Reached by internal aircraft or by regular ferry from Sao Vicente. Visitors enjoy a dramatic curtain raiser to Sao Nicolau’s breathtaking scenery en-route from the airport to Ribeira Brava, as the road edges a deep fertile valley before turning to reveal the picturesque capital cascading down a mountainside.
Ribeira Brava’s town square is an island of peace and antiquity, a catholic church on one side, old colonial administration buildings on the other three and a pretty garden in the centre.
Crossing the island you will pass fairytale dragon trees, an endangered species native to Sao Nicolau. Following the fertile uplands, the landscape flattens, becoming arid as you reach Tarrafal lying on the coast with its black sanded beach. The climate here is hotter, drier and the landscape volcanic.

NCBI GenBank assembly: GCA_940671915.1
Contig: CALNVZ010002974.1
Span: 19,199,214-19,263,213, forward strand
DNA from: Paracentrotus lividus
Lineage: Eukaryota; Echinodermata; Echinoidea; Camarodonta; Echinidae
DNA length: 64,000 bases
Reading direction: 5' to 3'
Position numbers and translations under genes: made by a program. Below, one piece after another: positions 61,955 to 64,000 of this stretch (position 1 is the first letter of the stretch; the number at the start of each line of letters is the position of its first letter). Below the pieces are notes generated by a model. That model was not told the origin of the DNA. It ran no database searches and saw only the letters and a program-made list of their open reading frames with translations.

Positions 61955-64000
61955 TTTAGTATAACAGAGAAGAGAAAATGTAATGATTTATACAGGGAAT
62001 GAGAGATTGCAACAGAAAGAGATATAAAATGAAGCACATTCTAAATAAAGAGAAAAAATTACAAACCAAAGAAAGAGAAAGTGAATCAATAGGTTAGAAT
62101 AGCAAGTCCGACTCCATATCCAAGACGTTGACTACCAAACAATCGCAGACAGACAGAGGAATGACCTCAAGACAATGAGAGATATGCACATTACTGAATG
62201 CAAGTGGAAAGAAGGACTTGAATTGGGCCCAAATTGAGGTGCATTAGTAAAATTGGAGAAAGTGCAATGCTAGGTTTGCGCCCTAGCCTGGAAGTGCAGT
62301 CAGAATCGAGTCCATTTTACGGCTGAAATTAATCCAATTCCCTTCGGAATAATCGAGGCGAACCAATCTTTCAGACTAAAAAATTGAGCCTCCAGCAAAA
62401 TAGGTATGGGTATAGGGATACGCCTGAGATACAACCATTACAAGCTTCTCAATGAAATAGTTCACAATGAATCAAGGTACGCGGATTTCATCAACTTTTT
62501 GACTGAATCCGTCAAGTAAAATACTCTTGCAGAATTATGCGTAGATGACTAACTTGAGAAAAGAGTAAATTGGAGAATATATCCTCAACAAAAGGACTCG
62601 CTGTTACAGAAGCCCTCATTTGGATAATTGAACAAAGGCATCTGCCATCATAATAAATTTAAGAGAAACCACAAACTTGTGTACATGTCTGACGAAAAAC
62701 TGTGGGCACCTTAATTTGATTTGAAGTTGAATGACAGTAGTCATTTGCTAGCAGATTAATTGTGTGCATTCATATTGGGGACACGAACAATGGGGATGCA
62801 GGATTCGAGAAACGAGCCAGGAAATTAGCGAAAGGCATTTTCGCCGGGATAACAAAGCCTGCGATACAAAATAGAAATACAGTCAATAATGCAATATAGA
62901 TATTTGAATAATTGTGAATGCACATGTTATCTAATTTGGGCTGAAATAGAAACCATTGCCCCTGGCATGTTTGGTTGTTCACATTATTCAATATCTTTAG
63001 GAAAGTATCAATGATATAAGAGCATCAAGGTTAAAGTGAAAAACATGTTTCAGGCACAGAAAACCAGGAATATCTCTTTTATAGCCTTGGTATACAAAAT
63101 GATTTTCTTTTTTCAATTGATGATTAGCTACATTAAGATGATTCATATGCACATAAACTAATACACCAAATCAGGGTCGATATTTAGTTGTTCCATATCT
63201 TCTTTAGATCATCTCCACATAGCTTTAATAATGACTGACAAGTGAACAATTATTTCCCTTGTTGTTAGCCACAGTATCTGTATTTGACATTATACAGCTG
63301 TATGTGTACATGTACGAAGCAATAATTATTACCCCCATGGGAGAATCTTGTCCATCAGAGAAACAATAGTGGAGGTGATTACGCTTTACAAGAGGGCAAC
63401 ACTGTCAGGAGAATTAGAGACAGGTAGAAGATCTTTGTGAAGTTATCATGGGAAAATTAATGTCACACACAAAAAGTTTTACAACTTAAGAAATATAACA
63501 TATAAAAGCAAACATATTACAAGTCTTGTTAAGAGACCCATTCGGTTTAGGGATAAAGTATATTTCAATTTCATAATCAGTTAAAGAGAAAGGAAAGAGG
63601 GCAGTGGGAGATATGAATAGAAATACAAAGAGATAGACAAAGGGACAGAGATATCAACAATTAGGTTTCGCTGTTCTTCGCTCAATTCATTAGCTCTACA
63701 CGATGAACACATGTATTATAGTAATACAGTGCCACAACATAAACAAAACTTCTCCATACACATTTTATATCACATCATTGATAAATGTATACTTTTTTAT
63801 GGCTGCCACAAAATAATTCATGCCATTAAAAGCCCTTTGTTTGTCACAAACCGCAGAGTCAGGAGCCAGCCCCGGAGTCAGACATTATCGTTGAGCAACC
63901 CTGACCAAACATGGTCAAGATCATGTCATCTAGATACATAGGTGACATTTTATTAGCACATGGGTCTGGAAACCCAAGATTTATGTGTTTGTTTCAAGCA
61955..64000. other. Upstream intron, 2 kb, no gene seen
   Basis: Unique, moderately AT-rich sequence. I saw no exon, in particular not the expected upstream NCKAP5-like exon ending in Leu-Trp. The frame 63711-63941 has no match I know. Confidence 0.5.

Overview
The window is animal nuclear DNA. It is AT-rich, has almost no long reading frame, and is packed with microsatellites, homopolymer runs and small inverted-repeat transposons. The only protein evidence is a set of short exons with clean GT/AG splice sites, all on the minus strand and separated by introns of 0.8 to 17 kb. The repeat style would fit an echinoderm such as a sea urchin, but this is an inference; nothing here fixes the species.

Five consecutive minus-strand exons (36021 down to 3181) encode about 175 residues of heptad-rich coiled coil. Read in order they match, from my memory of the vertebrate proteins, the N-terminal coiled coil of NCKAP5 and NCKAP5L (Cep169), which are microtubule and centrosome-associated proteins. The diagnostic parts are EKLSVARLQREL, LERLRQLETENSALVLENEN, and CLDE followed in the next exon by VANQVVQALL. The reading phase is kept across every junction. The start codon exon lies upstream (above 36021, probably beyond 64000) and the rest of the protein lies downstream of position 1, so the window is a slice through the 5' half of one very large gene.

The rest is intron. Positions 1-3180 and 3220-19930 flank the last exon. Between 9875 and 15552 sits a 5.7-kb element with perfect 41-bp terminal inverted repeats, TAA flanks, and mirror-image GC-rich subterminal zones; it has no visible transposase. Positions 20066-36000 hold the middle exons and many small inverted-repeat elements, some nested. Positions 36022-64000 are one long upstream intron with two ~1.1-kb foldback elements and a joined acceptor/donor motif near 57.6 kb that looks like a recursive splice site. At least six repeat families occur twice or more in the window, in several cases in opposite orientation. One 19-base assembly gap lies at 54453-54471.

The landscape of Sao Nicolau bears the mark of a past intense, volcanic activity. The rugged features will enchant both walkers and trekkers looking for real contact with nature. It is the quietest island of the archipelago with small, traditional, rural communities dotted around the coastline. Vila de Ribeira Brava, the capital town of the island, is located in a deep valley with an empty river bed flanked by two mountain ranges reaching a height of 1,312m. The bay of Tarrafal is rich in high quality fish, sustenance for the islanders. It also attracts leisure fishing enthusiasts, particularly those seeking the much sought after Blue Marlin.